• Does Linux Have a ‘Safe Mode’?

      The moral to this story is that people often associate the unknown with their problems. Linux was the thing that was different for him and, of course, it was to blame for his problem.

  • Kernel Space

    • Proper Multi-Seat X Support Is On The Way

      While multi-seat computing has been available on Linux for years, it’s often been a chore to setup and required some time. Beyond just being time consuming and an unnecessary hassle, the way of setting up a multi-seat computer through an X Server with multiple nested Xephyr servers is not pleasant. There have been several attempts at improving the multi-seat Linux experience by creating a multi-seat display manager and taking various other steps, but to date this is still a challenge to setup. The good news though is that this may soon change.

  • Applications

  • Distributions

    • Mini-Distro-Review: Tiny Core Linux

      In conclusion, the concept of Tiny Core Linux is an excellent one, and given it is a new distribution on the block I hope to see further development and expansion upon this concept.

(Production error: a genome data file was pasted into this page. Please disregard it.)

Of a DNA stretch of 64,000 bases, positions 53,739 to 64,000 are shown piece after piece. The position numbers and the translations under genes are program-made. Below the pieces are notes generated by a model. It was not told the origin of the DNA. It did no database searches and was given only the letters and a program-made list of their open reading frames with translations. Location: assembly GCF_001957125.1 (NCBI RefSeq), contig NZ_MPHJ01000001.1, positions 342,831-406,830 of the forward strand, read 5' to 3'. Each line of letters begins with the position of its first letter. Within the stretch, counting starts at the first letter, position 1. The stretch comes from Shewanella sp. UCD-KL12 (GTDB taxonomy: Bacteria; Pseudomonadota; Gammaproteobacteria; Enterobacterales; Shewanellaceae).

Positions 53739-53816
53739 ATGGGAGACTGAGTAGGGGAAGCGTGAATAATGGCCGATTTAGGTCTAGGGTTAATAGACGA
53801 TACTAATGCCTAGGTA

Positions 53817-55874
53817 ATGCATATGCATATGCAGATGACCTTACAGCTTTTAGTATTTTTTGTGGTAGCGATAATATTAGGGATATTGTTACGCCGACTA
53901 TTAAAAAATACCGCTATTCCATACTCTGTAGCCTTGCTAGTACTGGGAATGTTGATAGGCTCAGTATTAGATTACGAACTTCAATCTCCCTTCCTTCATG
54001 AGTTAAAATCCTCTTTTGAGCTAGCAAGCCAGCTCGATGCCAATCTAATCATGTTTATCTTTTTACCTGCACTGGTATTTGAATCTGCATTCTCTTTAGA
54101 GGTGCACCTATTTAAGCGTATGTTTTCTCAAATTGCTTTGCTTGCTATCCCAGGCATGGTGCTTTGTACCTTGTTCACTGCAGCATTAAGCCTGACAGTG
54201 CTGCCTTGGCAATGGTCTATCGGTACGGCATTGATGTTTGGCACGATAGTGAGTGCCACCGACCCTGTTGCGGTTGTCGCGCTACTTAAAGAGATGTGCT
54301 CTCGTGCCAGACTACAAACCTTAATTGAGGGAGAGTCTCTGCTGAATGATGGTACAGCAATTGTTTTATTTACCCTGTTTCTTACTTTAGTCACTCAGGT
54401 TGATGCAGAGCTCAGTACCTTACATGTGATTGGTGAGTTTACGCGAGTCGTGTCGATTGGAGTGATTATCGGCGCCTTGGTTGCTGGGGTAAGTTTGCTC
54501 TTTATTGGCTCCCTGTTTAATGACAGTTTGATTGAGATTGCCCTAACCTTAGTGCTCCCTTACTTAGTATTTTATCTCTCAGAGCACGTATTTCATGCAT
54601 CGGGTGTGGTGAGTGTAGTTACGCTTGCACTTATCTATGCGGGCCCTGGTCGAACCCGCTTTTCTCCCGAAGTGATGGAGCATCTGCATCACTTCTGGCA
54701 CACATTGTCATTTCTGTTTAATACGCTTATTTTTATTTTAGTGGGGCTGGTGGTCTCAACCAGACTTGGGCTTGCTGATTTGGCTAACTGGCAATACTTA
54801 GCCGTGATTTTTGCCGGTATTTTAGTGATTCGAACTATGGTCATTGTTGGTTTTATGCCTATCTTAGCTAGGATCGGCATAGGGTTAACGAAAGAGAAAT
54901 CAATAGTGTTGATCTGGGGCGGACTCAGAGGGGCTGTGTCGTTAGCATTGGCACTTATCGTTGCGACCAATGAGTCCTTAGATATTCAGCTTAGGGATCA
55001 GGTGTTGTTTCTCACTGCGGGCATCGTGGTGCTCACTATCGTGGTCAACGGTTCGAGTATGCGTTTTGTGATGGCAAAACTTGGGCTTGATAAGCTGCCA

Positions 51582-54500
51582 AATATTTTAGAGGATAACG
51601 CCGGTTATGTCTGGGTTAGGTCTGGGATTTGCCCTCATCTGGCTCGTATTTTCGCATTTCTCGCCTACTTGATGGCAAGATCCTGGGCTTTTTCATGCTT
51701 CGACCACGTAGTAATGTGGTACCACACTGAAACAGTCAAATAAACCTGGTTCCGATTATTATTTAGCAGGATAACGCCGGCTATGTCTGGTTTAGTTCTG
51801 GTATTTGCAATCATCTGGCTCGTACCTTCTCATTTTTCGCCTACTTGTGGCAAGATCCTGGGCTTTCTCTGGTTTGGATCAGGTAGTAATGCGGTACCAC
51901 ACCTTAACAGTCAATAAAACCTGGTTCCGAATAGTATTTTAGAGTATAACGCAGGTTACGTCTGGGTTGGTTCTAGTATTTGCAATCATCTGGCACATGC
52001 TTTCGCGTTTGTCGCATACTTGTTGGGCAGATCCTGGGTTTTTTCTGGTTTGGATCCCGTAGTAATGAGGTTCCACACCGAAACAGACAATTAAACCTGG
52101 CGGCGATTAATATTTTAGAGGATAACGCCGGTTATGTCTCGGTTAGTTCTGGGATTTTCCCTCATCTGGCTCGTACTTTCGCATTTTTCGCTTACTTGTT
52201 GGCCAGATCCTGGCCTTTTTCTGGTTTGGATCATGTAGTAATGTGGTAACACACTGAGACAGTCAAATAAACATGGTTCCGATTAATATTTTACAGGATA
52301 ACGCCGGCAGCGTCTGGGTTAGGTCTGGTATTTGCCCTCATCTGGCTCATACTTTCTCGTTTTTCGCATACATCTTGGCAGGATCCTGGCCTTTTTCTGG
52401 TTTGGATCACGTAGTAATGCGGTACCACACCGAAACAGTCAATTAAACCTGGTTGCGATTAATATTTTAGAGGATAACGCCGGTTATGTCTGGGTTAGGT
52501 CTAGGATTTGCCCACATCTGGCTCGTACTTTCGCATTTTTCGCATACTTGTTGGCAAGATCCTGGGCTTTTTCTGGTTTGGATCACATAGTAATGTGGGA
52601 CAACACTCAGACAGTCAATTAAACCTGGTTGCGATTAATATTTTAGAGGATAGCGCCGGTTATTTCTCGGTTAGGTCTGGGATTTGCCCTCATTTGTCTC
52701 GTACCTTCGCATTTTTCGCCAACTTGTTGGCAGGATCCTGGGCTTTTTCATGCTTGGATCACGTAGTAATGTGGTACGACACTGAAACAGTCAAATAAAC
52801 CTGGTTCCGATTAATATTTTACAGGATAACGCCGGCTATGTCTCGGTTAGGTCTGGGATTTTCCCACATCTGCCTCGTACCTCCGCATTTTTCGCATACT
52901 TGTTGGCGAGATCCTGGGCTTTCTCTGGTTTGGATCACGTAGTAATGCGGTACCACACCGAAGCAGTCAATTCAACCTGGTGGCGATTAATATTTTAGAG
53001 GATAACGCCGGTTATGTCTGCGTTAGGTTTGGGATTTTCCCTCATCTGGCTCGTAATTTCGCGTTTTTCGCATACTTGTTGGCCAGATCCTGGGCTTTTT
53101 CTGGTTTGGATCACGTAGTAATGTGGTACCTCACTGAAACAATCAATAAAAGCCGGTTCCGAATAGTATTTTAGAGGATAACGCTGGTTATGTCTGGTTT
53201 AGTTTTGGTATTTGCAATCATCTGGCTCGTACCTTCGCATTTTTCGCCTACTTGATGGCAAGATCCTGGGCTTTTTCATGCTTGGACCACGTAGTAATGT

• Ubuntu

      • Launchpad Open-Sourced. Now What?

        Shuttleworth, a former Debian developer, has spent millions of his own dollars funding Ubuntu and by all indications is genuinely committed to free software. If he decides to keep some code proprietary, he’s doing what he truly believes to be in the long-term interests of Ubuntu. But only time will tell whether Canonical’s policies will pay off.

      • Community inertia in Debian and Ubuntu

        Finally, Ubuntu is a branch of Debian. Once a project grows beyond a certain point, it becomes difficult to make major changes on the spot. Major changes rarely come out perfect the first time, so they may need intensive regression testing before they can be considered stable enough even for development purposes. The changes also need to be coordinated with other developers, because they may interfere with their work.

      • Face off with Fedora and Ubuntu Linux